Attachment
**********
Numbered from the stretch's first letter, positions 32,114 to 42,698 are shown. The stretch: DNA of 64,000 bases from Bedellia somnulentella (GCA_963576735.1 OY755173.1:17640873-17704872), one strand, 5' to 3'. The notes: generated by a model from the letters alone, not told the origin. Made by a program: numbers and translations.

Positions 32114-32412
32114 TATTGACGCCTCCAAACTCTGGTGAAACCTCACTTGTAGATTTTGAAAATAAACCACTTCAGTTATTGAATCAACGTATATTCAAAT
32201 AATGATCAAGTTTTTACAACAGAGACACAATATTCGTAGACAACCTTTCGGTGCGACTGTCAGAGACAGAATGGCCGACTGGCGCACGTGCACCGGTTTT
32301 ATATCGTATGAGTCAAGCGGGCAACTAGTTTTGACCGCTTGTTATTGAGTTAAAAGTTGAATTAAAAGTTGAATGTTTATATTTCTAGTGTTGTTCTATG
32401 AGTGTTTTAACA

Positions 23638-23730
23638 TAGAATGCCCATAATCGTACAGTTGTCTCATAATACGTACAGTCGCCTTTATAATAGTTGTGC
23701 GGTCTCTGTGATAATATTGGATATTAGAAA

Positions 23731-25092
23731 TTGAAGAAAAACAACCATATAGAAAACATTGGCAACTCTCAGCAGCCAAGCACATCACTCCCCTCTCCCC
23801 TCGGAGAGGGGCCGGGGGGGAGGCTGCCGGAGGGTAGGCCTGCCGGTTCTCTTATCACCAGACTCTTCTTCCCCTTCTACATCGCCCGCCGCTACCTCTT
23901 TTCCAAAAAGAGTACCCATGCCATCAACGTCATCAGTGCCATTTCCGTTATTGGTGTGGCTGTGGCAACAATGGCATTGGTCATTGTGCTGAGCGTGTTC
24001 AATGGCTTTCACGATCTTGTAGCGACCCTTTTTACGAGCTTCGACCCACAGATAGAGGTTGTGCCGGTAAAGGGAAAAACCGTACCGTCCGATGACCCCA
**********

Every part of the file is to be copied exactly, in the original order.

Numbered from the stretch's first letter, positions 32,114 to 42,698 are shown. The stretch: DNA of 64,000 bases from Bedellia somnulentella (GCA_963576735.1 OY755173.1:17640873-17704872), one strand, 5' to 3'. The notes: generated by a model from the letters alone, not told the origin. Made by a program: numbers and translations.

Positions 32114-32412
32114 TATTGACGCCTCCAAACTCTGGTGAAACCTCACTTGTAGATTTTGAAAATAAACCACTTCAGTTATTGAATCAACGTATATTCAAAT
32201 AATGATCAAGTTTTTACAACAGAGACACAATATTCGTAGACAACCTTTCGGTGCGACTGTCAGAGACAGAATGGCCGACTGGCGCACGTGCACCGGTTTT
32301 ATATCGTATGAGTCAAGCGGGCAACTAGTTTTGACCGCTTGTTATTGAGTTAAAAGTTGAATTAAAAGTTGAATGTTTATATTTCTAGTGTTGTTCTATG
32401 AGTGTTTTAACA

Positions 23638-23730
23638 TAGAATGCCCATAATCGTACAGTTGTCTCATAATACGTACAGTCGCCTTTATAATAGTTGTGC
23701 GGTCTCTGTGATAATATTGGATATTAGAAA

Positions 23731-25092
23731 TTGAAGAAAAACAACCATATAGAAAACATTGGCAACTCTCAGCAGCCAAGCACATCACTCCCCTCTCCCC
23801 TCGGAGAGGGGCCGGGGGGGAGGCTGCCGGAGGGTAGGCCTGCCGGTTCTCTTATCACCAGACTCTTCTTCCCCTTCTACATCGCCCGCCGCTACCTCTT
23901 TTCCAAAAAGAGTACCCATGCCATCAACGTCATCAGTGCCATTTCCGTTATTGGTGTGGCTGTGGCAACAATGGCATTGGTCATTGTGCTGAGCGTGTTC
24001 AATGGCTTTCACGATCTTGTAGCGACCCTTTTTACGAGCTTCGACCCACAGATAGAGGTTGTGCCGGTAAAGGGAAAAACCGTACCGTCCGATGACCCCA